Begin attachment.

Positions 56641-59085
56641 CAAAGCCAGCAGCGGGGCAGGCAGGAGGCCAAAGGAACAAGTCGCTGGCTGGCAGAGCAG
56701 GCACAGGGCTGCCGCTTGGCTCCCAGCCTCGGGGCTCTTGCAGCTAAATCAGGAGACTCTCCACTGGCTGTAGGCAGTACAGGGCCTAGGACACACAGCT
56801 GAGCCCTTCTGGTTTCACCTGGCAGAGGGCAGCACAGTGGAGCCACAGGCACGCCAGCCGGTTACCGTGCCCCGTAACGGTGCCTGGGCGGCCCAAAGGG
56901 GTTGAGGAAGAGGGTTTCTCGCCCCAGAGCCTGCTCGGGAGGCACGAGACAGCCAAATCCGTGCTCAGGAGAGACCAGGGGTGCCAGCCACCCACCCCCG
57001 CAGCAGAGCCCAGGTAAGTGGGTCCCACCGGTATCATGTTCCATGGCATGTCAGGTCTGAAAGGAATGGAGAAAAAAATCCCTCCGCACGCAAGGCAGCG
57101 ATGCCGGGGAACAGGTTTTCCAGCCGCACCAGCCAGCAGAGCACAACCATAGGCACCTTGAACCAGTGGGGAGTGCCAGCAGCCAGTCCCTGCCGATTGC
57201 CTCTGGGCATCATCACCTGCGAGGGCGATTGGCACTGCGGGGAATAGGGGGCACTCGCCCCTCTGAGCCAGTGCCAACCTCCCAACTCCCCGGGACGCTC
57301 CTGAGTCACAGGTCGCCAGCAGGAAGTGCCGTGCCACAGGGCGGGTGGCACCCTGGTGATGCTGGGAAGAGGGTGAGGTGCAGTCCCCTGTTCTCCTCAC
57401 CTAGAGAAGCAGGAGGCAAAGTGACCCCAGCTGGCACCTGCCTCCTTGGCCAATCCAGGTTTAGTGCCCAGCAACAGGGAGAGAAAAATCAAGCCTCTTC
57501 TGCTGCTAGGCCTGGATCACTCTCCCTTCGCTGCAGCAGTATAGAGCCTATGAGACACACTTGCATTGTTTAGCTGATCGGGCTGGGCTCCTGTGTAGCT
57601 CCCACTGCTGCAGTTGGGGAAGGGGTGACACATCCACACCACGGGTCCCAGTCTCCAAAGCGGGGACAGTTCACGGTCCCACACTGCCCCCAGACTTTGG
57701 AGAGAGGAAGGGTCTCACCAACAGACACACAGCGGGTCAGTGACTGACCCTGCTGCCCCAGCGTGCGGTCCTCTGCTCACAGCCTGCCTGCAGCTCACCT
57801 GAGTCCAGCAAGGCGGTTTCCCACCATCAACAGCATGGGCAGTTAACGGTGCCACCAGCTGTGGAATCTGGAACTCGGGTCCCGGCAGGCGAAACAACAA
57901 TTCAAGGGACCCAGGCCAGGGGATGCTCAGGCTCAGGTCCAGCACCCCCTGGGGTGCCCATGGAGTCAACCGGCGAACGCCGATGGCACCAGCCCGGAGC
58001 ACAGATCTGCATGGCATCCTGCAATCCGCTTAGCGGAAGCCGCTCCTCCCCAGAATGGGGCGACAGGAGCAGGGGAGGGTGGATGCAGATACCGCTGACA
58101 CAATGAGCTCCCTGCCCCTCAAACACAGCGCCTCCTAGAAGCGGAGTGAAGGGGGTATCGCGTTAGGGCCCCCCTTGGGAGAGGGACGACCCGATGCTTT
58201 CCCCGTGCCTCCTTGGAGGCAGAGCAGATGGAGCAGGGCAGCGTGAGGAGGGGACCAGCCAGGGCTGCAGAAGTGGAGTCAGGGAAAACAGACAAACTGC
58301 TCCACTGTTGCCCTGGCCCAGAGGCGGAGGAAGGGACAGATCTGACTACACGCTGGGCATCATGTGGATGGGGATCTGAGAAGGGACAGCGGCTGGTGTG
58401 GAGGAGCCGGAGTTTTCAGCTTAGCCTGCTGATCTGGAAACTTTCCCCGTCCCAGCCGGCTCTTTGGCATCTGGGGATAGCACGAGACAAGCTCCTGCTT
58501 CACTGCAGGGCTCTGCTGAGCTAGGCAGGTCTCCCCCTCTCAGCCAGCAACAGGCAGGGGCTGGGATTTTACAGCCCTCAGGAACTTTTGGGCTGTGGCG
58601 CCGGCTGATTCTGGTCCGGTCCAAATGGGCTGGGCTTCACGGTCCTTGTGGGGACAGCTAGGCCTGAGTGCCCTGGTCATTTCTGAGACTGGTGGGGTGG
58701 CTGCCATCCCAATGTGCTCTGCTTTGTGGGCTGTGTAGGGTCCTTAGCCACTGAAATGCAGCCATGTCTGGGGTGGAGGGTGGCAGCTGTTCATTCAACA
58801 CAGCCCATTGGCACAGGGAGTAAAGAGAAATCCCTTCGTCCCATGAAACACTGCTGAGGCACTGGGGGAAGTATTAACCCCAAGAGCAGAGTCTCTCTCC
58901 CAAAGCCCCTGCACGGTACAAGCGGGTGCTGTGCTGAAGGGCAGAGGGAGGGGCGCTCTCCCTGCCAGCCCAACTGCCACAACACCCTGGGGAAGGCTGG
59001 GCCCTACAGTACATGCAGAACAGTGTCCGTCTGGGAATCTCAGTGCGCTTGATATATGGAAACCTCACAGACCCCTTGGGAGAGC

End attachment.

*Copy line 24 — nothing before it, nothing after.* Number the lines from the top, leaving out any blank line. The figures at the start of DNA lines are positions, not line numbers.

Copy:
58801 CAGCCCATTGGCACAGGGAGTAAAGAGAAATCCCTTCGTCCCATGAAACACTGCTGAGGCACTGGGGGAAGTATTAACCCCAAGAGCAGAGTCTCTCTCC